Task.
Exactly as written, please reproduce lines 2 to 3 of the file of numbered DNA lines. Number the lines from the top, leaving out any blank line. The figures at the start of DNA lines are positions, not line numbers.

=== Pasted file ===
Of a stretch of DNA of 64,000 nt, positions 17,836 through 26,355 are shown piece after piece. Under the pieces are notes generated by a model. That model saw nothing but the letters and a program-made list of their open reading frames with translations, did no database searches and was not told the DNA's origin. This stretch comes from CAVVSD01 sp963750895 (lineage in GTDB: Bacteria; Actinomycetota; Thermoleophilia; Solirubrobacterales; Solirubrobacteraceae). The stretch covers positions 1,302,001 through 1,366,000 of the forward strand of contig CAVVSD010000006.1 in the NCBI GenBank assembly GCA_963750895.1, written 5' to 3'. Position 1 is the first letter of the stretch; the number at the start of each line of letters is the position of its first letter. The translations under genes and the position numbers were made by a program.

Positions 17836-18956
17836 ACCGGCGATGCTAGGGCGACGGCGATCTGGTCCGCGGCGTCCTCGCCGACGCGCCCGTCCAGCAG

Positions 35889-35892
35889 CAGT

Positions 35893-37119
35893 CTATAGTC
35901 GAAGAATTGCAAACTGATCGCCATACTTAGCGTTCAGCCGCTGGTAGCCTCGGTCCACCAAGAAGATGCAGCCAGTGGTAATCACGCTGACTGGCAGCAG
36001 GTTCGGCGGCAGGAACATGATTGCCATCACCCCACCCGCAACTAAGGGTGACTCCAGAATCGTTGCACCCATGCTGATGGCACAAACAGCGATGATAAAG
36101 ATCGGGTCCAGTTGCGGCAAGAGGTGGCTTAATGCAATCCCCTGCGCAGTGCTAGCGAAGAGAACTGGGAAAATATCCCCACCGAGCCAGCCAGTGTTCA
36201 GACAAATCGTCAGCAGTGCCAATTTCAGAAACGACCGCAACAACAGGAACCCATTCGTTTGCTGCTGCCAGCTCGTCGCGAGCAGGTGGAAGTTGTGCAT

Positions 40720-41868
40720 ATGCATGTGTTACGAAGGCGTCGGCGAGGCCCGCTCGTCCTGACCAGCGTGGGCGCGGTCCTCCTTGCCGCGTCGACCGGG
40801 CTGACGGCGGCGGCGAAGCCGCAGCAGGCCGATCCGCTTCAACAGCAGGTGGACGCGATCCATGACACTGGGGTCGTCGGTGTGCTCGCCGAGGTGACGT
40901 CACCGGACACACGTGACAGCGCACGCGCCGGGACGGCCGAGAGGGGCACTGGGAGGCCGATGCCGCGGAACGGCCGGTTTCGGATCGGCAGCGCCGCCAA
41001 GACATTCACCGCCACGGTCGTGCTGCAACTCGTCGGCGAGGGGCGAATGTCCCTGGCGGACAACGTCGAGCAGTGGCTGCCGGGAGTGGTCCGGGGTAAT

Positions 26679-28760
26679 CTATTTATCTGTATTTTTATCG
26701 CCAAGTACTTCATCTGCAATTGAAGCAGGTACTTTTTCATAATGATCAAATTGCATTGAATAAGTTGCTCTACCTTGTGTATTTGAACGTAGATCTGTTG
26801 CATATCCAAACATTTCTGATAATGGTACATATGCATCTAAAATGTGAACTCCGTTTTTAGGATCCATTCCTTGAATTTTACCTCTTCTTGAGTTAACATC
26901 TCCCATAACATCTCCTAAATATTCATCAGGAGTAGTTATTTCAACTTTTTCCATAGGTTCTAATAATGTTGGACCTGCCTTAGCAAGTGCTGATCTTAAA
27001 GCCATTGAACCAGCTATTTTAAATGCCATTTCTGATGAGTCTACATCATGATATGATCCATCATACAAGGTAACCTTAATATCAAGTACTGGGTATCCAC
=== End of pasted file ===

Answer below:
Positions 17836-18956
17836 ACCGGCGATGCTAGGGCGACGGCGATCTGGTCCGCGGCGTCCTCGCCGACGCGCCCGTCCAGCAG